Some of the great turning points in the history of warfare have come as a result of a major blunder committed by one of the sides. We may have just seen an example in the Middle East.
The Islamic State group's leaders depend on the psychological impact of terror to influence behavior — of both opponents and potential supporters. They think the more brutal the better, that horrific deeds establish their movement as an unstoppable force that will both frighten off Westerners and recruit other Muslims to their cause. That’s why they put a captured Jordanian pilot in a cage, doused him with fuel, burned him alive, and recorded the gruesome event so that it could be shown to the world at just the right strategic moment.
That moment came, they decided, when Jordanians were questioning their government’s decision to participate with the Americans in the battle. With Jordanian King Abdullah’s long alliance with America a sore subject for many of his countrymen, the Islamic State group's leaders decided to show Jordanians what it was costing them. They released the video, which had been made a month or so before, with the expectation that the Jordanian people would be so disturbed over the consequences of continuing to stay with the Americans that they would demand that the king sever all ties, as a good Muslim should.
The Jordanian response has been precisely the opposite. The showing of the video created an anti-Islamic State backlash and solidified popular support for the Jordanian-American alliance in a way nothing else could have done. After King Abdullah ordered the execution of two Islamic State group operatives who were being held in Jordanian prisons, Jordanians took to the streets in demonstrations in support of his actions, not against them. The father of the murdered pilot, who had questioned the king’s relationship with America before the video was shown, now says, “I ask the international community to carry out just punishment against those terrorist groups that have no religion or traditional values.”
It’s not just Jordan. All across the Middle East, groups and countries that have been muted in their condemnation of the Islamic State group are now in full-throated roar against it. Instead of building its image as the wave of the future, a group to be joined, this act turned the Islamic State group into a pariah organization to be hated and destroyed.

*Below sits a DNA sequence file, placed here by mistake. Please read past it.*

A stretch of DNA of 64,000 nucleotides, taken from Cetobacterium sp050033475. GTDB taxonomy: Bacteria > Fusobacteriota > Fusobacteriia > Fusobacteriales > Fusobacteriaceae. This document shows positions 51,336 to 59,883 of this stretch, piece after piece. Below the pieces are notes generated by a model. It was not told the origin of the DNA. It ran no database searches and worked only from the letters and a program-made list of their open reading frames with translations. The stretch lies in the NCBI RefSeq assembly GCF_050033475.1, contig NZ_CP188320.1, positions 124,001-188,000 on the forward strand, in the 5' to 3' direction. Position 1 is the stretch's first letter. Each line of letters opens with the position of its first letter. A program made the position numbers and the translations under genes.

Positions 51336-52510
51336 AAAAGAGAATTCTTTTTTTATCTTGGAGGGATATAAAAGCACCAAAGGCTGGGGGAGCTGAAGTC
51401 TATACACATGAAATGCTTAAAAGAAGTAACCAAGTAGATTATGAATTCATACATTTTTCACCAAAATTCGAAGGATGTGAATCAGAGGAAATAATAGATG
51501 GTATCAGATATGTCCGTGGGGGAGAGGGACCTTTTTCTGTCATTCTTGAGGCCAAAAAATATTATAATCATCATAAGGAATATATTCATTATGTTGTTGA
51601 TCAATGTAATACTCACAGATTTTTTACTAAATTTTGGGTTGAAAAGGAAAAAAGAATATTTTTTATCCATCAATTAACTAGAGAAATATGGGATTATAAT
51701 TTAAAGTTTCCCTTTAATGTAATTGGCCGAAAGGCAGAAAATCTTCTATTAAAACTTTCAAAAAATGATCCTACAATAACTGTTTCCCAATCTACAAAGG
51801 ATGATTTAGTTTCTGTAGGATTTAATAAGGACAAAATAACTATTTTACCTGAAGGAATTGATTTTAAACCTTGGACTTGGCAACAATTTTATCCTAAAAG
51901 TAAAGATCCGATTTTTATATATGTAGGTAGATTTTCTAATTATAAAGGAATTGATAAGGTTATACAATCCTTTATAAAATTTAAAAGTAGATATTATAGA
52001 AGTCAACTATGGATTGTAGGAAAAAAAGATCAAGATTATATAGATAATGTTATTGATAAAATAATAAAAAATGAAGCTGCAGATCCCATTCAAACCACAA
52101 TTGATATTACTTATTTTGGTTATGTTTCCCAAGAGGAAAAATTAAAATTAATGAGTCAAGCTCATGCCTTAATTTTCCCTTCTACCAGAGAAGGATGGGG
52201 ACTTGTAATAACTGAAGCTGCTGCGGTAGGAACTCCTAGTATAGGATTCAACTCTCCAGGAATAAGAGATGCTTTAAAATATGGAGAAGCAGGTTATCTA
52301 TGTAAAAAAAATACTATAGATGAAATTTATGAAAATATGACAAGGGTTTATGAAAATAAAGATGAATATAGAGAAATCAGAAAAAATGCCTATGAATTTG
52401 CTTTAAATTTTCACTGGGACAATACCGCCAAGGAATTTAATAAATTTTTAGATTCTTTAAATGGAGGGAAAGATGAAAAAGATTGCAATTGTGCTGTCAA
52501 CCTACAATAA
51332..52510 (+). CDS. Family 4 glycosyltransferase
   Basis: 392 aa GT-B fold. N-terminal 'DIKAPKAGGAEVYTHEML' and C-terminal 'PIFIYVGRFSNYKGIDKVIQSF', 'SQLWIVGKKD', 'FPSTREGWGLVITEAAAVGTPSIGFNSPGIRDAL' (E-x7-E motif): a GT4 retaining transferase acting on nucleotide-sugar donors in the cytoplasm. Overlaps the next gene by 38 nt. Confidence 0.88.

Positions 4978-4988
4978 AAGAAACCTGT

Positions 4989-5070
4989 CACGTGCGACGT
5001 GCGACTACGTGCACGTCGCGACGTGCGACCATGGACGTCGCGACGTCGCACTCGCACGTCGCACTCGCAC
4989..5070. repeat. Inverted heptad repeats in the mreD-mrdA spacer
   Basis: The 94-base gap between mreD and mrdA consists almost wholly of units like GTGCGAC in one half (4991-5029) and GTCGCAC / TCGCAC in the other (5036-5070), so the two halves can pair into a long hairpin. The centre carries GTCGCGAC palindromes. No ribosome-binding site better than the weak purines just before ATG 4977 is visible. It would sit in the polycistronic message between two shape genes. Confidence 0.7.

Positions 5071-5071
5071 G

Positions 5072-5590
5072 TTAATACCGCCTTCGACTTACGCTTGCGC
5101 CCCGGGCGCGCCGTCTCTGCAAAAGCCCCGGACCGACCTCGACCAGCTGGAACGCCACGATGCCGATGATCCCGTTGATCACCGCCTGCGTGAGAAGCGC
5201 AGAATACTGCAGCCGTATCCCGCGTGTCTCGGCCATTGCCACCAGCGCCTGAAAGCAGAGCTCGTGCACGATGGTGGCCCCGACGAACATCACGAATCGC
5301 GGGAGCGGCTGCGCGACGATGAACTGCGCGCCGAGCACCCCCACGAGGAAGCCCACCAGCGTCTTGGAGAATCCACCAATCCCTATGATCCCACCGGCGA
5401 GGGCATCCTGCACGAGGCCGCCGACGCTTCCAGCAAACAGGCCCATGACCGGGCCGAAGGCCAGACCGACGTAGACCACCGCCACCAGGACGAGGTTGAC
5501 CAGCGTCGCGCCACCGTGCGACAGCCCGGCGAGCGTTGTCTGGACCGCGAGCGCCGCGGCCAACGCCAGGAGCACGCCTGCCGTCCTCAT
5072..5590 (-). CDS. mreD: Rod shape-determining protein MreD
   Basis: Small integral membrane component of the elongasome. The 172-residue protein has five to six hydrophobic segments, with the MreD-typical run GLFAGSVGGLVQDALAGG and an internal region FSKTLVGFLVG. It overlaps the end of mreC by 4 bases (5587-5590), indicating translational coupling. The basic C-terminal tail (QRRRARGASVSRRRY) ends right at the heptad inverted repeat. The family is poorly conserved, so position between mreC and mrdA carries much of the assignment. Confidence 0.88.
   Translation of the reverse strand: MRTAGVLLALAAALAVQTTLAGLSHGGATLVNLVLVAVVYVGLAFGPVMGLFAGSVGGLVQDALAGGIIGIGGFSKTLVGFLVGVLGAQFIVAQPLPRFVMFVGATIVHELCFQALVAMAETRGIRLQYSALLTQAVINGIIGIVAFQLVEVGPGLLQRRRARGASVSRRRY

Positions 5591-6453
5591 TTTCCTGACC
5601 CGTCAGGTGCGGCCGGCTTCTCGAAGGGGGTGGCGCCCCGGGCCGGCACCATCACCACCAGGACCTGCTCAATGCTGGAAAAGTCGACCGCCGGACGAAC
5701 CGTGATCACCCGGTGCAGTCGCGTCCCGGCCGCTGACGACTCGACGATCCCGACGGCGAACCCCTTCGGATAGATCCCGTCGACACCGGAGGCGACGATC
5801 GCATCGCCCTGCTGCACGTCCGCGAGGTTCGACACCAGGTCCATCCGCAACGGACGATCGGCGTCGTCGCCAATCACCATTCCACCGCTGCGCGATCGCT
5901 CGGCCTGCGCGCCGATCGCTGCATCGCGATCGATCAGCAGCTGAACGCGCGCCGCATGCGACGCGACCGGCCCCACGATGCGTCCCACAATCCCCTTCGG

Why was the reaction so immediate and so strong? Previous videos showing the beheading of innocent hostages were equally horrifying; why didn’t their release trigger this effect? I suggest two reasons.
First, the nationality of the victim. Middle Eastern Arabs condemned the beheadings as brutal acts, but the hostages who were killed were Westerners, foreigners involving themselves in activity that was arguably not their business. The Jordanian pilot, on the other hand, was, ethnically and religiously, one of their own — a hometown boy. Videos of his grieving friends and relatives affected other Arab families that pictures of grieving Americans never could.
Second, the nature of the execution. The New York Times reports that “Mainstream Arab leaders reacted to the immolation in a categorically different way to the long string of hostage beheadings that preceded it … burning someone alive is prohibited in Islam as a punishment that belongs to God alone, applied in hell. Beheadings, however, have a long history in Islam.” Thus, those who claim to be the true representatives of Islam are now seen as violating one of its most important religious taboos.
It’s too early to predict, but the burning of the Jordanian pilot may turn out to be a major blunder that changed the course of a war.
Robert Bennett, former U.S. senator from Utah, is a part-time teacher, researcher and lecturer at the University of Utah's Hinckley Institute of Politics.